Artificial intelligence bot beats humans at reading in a first for machines
A deep neural network model developed by Alibaba has scored higher than humans in a reading comprehension test, paving the way for bots to replace people in customer service jobs.
Artificial intelligence (AI) software developed by Alibaba Group has performed better than humans in a global reading comprehension test, the first time that machines have outperformed people.
The AI research arm of China’s biggest online commerce company developed a machine-learning model that scored higher on the Stanford Question Answering Dataset, a large-scale reading comprehension test with more than 100,000 questions, according to a release by the company.
On January 11, Alibaba’s machine-learning models scored 82.44 on the test, compared with 82.304 by humans.
While computers have beaten humans at complex games like chess, where raw computing power and an infallible memory have given bots an advantage, languages are generally seen as harder for machines to master. Until now.
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The win has broader implications for how companies deploy machine learning to replace customer service jobs that have so far relied on armies of call-centre employees to handle inquiries.
Si Luo, a chief scientist of natural language processing at Alibaba’s research arm, said the recent breakthrough means that questions such as “what causes rain?” can now be answered with a high level of accuracy by machines.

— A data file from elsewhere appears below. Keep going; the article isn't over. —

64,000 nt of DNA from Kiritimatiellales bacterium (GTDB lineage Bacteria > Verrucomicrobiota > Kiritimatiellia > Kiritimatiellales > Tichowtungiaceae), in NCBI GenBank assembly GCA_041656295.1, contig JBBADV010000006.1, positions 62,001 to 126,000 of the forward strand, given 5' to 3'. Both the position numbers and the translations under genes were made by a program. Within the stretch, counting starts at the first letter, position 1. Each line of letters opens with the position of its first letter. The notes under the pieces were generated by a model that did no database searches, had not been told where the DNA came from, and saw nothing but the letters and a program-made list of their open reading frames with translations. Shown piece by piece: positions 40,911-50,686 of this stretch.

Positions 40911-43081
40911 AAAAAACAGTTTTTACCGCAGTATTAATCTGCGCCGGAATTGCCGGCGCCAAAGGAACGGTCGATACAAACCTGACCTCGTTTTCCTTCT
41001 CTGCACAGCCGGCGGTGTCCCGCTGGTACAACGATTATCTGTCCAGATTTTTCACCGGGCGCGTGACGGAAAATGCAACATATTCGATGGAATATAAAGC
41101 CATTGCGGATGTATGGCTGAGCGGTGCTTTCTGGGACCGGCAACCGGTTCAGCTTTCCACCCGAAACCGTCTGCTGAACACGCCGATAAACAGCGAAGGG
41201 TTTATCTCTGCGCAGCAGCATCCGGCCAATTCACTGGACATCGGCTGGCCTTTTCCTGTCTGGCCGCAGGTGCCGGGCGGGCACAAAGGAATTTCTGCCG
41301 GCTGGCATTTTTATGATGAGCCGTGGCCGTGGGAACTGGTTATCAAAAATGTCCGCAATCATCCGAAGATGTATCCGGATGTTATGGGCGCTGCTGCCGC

“We believe the underlying technology can be gradually applied to numerous applications such as customer service, museum tutorials, and online response to inquiries from patients, freeing up human efforts in an unprecedented way,” Si said.
Si’s team has worked closely with Ali Xiaomi, a mobile customer service chatbot that retailers on Alibaba’s online market platforms like Taobao and Tmall can customise for their virtual stores.
Like in the Stanford test, the machine learning model could identify the questions raised by consumers and look for the most relevant answers from prepared documents.
Even so, the Alibaba scientist said that the system currently only works best with questions that offer clear-cut answers. If the language or expressions are too vague or ungrammatical, or there is no prepared answer, the bot may not work properly.
A number of top-notch international universities and global technology firms, including Google, Facebook, IBM and Microsoft, have all used the Stanford test to determine whether the machine learning models they built can answer the questions in the data set.
Alibaba, which owns the South China Morning Post, has employed the underlying technology during its November 11 shopping festival over the years, with machines answering huge volumes of inbound inquiries during the sales period, the company said.
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Apart from online services, a number of Chinese technology companies, including Alibaba, have released smart music speakers that can identify voice commands and come up with answers and solutions.
In late November, Baidu and Xiaomi laid out their vision for smart devices that will deliver an enhanced experience to users, powered by AI and connected to the internet of things. Apple Inc. is also due to release its much-anticipated voice-controlled Siri home assistant, called the HomePod, this year to compete with similar products launched by Amazon and Google.
This article appeared in the South China Morning Post print edition as: Alibaba software betters humans in global reading testAlibaba software betters humans in reading test